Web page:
Sporadic skirmishes have always happened as multiple rounds of peace talks didn’t yield any solution. In October 2020, locals in Assam’s Lailapur village allegedly built huts in the disputed border area. In retaliation, the Mizos set the huts on fire. The Mizo officials claimed that the land has always been under Mizo cultivators and Assam broke the status quo. In the same month, allegedly a farmhouse owned by the resident of Mamit district was burnt down by Assam’s Karimganj officials. H Lalthangliana, the Kolasib deputy commissioner, told The Indian Express, “There is no clear line indicating the Assam-Mizoram border in some areas. According to an agreement between governments of Assam and Mizoram some years ago, status quo should be maintained in no-man’s land in the border area. However, people from Lailapur broke the status quo and allegedly constructed some temporary huts. People from Mizoram side went and set fire to them.”





"After October violence, the disputed area was handed over to CRPF as neutral forces. But, we saw that Mizoram was constructing a road in Assam's side of the reserve forest that would run into Assam through the Range Gaon and a post to oversee the works were built. When we went there to talk, taking advantage of the higher grounds they fired at our police," Assam Chief Minister Hemanta Biswa Sharma told the assembly. According to reports, the recent 26 July clashes erupted when around 200 Assam police personnel allegedly came to the auto-rickshaw stand on Vairengte [Mizoram] and “forcibly” closed the CRPF duty post along with a section of the Mizoram police personnel. In response to this, Assam officials claim that the Mizoram police and civilian-clothed people with rifles are responsible for the dispute. Keerthi Jalli, Cachar Deputy Commissioner, said, “They opened fire.” The clash claimed the lives of 5 police personnel and about 60 people injured. Both sides expressed their regret over this incident and looked forward to a peaceful resolution.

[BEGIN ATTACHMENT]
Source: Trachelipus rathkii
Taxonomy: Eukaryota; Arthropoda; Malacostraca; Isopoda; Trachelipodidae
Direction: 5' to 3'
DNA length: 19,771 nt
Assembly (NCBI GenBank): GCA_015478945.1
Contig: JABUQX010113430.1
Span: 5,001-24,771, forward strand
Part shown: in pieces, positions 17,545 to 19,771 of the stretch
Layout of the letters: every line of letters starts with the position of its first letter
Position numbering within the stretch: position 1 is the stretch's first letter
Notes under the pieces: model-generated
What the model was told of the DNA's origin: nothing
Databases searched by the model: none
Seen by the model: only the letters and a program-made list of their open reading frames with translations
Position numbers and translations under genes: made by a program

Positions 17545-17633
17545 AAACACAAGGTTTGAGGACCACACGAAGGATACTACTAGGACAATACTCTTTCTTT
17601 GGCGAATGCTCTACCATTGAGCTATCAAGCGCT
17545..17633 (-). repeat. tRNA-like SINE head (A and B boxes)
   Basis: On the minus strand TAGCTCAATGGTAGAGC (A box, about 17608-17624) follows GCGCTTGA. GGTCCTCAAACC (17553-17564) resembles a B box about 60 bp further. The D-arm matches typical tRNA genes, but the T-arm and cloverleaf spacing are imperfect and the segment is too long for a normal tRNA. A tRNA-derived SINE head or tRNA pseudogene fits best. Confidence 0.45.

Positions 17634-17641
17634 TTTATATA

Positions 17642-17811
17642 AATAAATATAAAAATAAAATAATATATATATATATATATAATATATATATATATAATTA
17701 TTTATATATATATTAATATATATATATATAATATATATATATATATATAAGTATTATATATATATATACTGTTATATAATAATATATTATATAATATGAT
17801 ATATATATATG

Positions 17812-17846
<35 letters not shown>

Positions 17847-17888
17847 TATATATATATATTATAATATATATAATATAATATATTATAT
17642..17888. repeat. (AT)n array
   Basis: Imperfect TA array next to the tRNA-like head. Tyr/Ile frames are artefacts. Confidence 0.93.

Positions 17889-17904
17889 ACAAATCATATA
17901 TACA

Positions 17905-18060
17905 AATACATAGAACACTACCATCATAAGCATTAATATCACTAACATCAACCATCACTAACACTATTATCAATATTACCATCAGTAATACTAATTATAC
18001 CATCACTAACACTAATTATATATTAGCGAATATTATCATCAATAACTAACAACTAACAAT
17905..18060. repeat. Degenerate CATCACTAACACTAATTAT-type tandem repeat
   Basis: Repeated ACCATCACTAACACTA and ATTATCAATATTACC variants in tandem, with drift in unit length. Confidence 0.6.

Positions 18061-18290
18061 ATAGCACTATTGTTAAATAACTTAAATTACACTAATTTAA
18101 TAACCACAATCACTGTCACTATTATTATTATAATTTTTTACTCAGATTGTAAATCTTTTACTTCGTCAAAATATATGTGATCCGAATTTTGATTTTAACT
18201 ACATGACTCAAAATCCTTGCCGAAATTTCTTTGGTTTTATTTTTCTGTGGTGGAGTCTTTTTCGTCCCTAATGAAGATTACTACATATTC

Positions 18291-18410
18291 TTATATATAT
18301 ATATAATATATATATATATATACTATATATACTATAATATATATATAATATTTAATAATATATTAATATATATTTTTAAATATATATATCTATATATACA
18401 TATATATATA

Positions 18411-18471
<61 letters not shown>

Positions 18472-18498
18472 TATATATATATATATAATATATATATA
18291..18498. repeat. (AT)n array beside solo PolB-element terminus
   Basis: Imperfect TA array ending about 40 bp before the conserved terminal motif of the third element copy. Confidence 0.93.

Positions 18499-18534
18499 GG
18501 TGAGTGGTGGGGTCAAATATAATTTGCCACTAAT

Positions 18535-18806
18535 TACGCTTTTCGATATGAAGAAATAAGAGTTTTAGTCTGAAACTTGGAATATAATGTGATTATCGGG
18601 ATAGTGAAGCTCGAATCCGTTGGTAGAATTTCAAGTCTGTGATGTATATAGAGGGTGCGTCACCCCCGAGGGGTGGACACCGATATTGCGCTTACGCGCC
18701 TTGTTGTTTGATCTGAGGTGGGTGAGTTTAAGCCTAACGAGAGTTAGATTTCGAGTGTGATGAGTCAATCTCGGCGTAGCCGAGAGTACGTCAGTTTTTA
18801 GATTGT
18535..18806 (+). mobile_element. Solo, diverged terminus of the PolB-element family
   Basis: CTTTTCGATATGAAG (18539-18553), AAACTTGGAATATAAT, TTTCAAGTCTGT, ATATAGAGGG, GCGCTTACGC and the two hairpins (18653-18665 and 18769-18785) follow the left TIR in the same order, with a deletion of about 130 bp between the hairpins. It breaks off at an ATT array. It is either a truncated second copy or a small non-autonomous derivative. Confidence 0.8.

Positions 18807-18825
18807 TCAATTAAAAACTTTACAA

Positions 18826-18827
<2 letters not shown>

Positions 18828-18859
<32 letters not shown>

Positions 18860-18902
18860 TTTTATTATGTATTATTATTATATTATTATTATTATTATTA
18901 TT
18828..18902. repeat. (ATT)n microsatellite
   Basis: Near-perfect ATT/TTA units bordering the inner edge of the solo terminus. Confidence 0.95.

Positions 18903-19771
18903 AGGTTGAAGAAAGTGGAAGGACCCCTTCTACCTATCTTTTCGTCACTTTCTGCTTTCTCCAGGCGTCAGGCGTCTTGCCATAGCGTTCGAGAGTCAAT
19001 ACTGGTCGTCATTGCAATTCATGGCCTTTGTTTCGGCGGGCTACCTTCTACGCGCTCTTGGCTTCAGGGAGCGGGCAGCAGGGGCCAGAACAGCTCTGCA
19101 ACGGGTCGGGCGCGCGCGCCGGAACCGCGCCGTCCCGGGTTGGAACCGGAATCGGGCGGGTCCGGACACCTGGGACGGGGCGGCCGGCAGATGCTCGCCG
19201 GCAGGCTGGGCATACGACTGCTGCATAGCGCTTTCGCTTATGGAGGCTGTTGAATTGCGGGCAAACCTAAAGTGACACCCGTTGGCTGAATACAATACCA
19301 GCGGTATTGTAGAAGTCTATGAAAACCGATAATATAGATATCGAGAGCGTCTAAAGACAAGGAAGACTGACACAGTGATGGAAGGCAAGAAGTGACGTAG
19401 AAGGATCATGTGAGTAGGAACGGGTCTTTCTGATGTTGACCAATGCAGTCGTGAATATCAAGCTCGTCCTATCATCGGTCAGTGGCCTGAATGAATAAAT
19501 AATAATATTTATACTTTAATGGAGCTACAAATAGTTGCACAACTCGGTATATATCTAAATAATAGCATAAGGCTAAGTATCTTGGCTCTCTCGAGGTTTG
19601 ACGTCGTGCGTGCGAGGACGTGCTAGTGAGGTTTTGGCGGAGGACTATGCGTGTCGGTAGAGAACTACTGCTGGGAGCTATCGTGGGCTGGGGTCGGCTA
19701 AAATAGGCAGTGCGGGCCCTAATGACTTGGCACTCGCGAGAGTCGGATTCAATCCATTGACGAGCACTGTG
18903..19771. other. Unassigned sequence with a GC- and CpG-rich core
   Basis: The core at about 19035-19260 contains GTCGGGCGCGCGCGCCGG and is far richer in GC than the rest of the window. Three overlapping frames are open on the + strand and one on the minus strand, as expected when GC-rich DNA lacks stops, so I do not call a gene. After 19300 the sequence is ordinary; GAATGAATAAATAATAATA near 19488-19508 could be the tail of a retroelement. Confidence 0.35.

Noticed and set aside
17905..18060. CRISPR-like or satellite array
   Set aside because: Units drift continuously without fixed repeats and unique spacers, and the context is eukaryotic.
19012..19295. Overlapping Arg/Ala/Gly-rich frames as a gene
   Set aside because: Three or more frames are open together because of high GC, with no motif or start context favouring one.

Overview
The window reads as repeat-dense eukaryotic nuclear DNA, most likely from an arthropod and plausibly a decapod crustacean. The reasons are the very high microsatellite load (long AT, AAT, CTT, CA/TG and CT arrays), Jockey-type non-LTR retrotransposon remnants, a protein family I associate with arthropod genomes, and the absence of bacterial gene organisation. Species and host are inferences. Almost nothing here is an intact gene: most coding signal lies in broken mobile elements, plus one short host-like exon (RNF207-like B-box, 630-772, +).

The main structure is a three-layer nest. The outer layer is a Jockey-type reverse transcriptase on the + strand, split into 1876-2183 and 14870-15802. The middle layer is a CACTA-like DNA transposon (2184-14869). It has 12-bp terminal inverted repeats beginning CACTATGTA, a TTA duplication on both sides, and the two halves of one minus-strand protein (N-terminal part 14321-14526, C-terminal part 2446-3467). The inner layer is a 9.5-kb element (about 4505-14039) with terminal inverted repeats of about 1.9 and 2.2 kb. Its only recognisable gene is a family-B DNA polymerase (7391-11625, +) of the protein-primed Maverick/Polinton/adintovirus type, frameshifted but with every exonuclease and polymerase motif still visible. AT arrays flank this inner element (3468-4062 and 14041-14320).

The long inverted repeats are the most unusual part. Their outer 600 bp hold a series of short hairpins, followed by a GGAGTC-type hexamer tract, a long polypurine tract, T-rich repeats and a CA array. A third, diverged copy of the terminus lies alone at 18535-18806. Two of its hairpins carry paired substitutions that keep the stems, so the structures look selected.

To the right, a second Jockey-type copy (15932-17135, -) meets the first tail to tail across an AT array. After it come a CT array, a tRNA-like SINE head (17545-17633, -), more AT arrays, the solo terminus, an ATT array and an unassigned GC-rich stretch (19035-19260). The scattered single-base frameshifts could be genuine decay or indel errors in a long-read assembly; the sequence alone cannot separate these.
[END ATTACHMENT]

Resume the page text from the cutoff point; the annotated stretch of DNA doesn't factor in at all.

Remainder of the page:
A very clear pattern in the North Eastern states’ border dispute is that it is only between Assam and the states that were carved out of it. The differences between Assam and Mizoram have also led to economic blockades by locals. This mainly included blocking National Highway 306, which is the only route that connects to Mizoram for exports and imports. To this, CM Sarma said, “We cannot destroy the spirit of the northeast. We have convinced the people to lift the economic blockade.” But the fire rekindled following the recent bomb blast at a government school in Assam.


The battle has been a long one. Like most issues, the history of this has its roots in the colonial past. Experts say that this can be resolved either by Central intervention or mutual agreement to uphold peace-talks outcomes. However, border issues are complex and expecting an outcome overnight would be naivety. Someone very rightly said- “If you see two fishes fighting, be sure that an Englishman passed by the pond!”

References:

Karmakar R. (2021, July 26) 5 Assam policemen killed in border clash with Mizoram. The Hindu.


Choudhury R. (2021, August 13) Assam Says 20 Police Outposts Set Up Along Border With Mizoram. NDTV.


OpIndia staff. (2021, July 27) Assam-Mizoram dispute: How India’s colonial past rages violent interstate border conflicts. OpIndia.


Rao V. (2021, August 11) Mizos favouring the 1875 border and Assam the 1933 line, the dispute needs a permanent solution. National Herald.


Web Desk (2021, July 27) Explained: The Assam-Mizoram border dispute, which resulted in death of five police officers. The Week.


Deb D. (2021, August 5) Explained: Why did a 150-year-old Assam-Mizoram dispute get violent now? The Indian Express.